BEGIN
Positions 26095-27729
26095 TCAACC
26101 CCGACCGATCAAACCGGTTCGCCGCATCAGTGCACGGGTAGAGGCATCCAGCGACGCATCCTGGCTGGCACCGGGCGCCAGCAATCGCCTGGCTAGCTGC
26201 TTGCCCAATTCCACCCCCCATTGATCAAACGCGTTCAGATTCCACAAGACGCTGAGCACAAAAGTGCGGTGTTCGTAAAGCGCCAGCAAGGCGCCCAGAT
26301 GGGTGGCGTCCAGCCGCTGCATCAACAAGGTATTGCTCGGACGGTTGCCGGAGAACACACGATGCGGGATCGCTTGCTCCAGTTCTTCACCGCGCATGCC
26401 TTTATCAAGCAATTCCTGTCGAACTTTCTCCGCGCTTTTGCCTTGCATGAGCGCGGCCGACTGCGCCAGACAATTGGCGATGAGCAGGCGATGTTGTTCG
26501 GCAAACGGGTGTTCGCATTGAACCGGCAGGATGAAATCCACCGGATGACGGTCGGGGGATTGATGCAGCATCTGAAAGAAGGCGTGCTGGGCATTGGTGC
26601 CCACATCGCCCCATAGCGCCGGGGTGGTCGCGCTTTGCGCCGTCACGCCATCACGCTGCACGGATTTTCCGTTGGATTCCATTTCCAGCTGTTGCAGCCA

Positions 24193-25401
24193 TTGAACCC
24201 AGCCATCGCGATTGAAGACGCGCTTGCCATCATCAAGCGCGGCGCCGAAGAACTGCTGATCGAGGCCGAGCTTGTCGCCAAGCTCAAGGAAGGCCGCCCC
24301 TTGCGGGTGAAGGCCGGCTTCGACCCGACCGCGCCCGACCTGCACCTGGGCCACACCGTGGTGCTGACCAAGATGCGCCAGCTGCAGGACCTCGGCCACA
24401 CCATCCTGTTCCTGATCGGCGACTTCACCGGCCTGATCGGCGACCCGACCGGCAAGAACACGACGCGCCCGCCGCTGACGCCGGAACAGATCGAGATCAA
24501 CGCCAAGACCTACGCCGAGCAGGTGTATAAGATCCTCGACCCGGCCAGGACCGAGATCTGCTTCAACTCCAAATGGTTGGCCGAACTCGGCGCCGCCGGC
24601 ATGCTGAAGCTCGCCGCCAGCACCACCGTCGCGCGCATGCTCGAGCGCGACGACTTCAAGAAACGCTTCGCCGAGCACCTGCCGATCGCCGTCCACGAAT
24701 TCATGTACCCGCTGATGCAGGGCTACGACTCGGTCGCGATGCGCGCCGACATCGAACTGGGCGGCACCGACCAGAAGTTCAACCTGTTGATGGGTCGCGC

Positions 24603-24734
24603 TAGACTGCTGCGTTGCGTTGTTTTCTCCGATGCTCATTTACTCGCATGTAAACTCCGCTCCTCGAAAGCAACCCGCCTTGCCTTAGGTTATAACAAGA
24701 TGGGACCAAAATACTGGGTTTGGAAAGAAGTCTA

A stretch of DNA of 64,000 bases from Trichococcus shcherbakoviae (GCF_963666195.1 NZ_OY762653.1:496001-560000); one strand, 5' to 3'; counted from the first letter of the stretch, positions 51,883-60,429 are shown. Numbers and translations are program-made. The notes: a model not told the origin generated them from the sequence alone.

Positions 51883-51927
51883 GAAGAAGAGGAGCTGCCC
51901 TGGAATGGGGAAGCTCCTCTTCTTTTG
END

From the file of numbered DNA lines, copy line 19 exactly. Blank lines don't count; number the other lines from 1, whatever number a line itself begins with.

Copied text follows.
24701 TGGGACCAAAATACTGGGTTTGGAAAGAAGTCTA